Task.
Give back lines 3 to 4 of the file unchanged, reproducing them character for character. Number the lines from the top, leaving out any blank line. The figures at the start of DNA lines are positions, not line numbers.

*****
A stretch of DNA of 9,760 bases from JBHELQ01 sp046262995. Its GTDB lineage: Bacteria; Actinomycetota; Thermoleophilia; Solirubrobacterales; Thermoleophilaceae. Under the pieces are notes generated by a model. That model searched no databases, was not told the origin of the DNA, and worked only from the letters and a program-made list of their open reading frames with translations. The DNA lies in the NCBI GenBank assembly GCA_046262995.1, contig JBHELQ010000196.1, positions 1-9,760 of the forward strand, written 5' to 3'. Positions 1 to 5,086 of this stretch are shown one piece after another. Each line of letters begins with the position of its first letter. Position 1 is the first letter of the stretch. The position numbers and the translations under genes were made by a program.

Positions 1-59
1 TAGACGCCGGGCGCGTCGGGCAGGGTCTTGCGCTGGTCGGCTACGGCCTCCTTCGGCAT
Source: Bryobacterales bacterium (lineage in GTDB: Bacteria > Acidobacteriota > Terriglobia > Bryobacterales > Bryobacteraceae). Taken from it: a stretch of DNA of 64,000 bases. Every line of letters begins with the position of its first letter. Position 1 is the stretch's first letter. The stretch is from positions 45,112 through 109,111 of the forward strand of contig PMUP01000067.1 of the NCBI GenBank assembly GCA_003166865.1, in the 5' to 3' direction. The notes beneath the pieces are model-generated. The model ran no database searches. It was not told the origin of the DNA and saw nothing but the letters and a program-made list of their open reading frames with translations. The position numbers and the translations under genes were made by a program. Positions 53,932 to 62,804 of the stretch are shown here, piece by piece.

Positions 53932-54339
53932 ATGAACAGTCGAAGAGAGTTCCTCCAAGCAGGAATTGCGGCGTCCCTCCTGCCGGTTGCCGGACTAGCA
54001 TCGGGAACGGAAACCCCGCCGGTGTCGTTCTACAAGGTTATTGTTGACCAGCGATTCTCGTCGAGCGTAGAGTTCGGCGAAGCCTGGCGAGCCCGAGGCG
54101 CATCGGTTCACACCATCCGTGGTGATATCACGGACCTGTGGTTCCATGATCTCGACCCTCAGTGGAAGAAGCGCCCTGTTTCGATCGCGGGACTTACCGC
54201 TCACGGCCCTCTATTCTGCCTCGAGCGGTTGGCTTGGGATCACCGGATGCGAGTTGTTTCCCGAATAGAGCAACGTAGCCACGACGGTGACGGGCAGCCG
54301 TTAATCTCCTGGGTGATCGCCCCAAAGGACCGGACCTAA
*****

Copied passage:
1 TAGACGCCGGGCGCGTCGGGCAGGGTCTTGCGCTGGTCGGCTACGGCCTCCTTCGGCAT
Source: Bryobacterales bacterium (lineage in GTDB: Bacteria > Acidobacteriota > Terriglobia > Bryobacterales > Bryobacteraceae). Taken from it: a stretch of DNA of 64,000 bases. Every line of letters begins with the position of its first letter. Position 1 is the stretch's first letter. The stretch is from positions 45,112 through 109,111 of the forward strand of contig PMUP01000067.1 of the NCBI GenBank assembly GCA_003166865.1, in the 5' to 3' direction. The notes beneath the pieces are model-generated. The model ran no database searches. It was not told the origin of the DNA and saw nothing but the letters and a program-made list of their open reading frames with translations. The position numbers and the translations under genes were made by a program. Positions 53,932 to 62,804 of the stretch are shown here, piece by piece.